A LIVERPOOL couple who ran a repair garage and pub in the city have been jailed for a total of seven years for a £470,000 tax and benefit fraud.
Members of the Knutsen family ran the car repair garage, which was also an MOT centre, in Hill Street and Chaplin’s Bar in Lodge Lane but failed to pay any VAT, national insurance or income tax while also fraudulently claiming benefits.
Bernard Knutsen, 68, of Fell Street, was jailed for four years and his wife Maureen, 62, also of Fell Street, was jailed for three years, while their daughter Kelly, 39, of Ellencliffe Drive, was given a 21-month prison sentence, suspended for two years, after the fraud investigation by HM Revenue and Customs (HMRC) and Department for Work and Pensions (DWP). They were sentenced at Liverpool Crown Court and confiscation proceedings to recover the stolen tax have begun.
Investigators found Bernard Knutsen ran the Hill Street garage – known at various times as Able Testing, Hillside Services and The Service Station – and did the same with Chaplin’s Bar, which he ran with the help of his wife. However, the pair failed to declare their income from the businesses when claiming various benefits.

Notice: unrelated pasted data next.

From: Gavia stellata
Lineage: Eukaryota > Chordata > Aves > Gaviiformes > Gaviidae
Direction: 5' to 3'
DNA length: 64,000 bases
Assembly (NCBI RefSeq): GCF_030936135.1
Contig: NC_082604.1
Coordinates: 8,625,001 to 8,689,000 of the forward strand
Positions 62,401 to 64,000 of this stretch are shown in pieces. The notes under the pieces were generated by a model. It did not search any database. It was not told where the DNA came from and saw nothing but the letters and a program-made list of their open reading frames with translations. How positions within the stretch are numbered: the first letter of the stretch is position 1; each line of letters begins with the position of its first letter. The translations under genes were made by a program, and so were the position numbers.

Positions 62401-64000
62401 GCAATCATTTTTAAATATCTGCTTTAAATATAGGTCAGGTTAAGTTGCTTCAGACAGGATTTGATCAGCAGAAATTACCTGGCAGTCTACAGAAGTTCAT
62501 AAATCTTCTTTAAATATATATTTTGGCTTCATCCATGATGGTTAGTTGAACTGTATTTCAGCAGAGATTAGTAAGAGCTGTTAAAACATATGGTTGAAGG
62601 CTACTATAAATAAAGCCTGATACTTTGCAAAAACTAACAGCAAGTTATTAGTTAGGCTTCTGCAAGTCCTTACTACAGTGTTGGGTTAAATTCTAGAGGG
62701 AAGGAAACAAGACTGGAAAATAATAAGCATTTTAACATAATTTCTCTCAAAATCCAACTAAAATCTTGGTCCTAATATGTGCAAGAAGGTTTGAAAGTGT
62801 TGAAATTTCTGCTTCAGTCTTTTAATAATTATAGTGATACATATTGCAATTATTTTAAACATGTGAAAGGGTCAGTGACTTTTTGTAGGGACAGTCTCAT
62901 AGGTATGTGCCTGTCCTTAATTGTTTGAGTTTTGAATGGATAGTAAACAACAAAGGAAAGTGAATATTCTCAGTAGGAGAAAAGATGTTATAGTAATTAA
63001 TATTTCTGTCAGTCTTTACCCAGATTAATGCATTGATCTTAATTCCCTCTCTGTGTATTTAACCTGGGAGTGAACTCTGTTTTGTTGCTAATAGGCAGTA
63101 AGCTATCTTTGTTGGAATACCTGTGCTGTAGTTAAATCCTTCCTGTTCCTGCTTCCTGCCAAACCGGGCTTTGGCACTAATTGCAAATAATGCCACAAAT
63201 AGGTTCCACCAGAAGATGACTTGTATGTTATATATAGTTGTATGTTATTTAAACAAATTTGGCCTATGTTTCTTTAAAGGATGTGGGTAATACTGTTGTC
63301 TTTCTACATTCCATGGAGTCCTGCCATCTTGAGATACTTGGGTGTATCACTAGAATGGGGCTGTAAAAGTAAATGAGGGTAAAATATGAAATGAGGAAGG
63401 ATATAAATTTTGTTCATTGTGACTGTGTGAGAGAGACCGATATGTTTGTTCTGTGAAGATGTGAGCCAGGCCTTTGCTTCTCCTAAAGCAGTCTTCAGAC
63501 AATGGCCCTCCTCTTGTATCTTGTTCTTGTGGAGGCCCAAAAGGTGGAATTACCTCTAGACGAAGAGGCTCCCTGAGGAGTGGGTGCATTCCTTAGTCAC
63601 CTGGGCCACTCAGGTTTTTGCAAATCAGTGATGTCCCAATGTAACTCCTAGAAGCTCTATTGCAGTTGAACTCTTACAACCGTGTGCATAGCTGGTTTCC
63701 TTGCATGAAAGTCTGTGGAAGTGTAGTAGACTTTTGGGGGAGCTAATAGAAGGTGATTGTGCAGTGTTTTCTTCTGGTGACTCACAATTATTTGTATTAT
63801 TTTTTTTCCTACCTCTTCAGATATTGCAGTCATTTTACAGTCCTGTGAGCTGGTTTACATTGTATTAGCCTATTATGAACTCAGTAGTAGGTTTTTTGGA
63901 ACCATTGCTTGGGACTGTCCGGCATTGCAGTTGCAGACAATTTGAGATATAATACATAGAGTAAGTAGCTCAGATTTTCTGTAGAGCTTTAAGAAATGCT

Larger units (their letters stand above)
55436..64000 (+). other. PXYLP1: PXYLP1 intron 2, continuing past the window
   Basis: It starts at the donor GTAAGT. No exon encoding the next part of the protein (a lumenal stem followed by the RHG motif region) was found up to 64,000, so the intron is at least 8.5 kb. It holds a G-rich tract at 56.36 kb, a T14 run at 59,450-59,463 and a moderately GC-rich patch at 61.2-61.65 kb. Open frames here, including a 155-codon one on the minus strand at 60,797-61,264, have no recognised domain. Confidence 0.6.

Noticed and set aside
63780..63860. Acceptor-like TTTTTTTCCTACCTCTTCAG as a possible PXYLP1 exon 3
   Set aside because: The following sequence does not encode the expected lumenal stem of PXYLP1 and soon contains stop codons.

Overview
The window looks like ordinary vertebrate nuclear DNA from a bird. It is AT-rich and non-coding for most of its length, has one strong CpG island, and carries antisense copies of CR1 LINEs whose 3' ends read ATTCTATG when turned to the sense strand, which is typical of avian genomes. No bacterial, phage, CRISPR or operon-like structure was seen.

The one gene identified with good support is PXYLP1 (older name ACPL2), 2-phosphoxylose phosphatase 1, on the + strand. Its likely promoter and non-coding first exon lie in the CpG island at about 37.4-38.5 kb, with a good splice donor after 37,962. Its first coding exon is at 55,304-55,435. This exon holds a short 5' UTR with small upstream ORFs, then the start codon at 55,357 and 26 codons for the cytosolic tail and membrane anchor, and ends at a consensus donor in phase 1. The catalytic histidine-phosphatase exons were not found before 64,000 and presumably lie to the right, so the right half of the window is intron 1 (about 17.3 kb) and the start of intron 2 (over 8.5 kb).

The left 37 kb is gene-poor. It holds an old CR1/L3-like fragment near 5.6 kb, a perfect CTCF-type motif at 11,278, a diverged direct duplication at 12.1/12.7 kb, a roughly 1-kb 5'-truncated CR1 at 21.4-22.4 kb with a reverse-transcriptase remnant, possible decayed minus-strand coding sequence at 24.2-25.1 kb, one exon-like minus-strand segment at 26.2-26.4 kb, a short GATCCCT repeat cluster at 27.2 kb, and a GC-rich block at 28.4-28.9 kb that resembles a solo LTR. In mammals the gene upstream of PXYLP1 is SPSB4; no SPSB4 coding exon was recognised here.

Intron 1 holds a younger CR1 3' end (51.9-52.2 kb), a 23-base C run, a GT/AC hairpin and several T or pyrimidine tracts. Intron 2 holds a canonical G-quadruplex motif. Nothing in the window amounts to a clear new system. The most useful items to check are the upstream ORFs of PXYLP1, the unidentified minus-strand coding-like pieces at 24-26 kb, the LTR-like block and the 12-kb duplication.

Their daughter received unexplained money from both businesses into her bank account. She also claimed benefit to cover her rent but failed to declare a second property that she owned and rented out.
Bernard Knutsen admitted the fraudulent evasion of income tax, national insurance and VAT, three offences of failing to declare that he was working and owned property other than his home address while claiming benefits, dishonestly making false representations to the DWP to receive pensions credits, and dishonestly making a false representation to the DWP for income support.
Maureen Knutsen had denied but was found guilty of the joint fraudulent evasion of VAT with her husband, and failing to declare that she was working and owned property other than her home jointly with her husband while claiming benefit.
Kelly Knutsen had denied but was found guilty of three charges of concealing, possessing and using criminal property (£51,000 in cash) between 2007 and 2014, ie, the untaxed income from her parents’ joint businesses, and paying it into her own bank accounts, and three charges of failing to notify the DWP and Liverpool City Council of a change in circumstances affecting her entitlement to income support and housing benefit.
Sandra Smith, assistant director at the HMRC Fraud Investigation Service, said: ‘This family thought they were exempt from the law. You cannot decide to ignore your tax obligations and not expect HMRC to take action. We are determined to maintain a level playing field for all local businesses and will not tolerate fraud like this.
‘Tax evasion isn’t a victimless crime. Tax fraud is theft from the public purse. It takes money out of public services that everyone in the UK relies upon.’
A DWP spokesman said: ‘Only a small minority of benefit claimants are dishonest, but cases like this show how we are rooting out the unscrupulous minority who are cheating the system and diverting taxpayers’ money from those who really need it.’
Pictured are Bernard Knutsen and Maureen Knutsen (image via HMRC)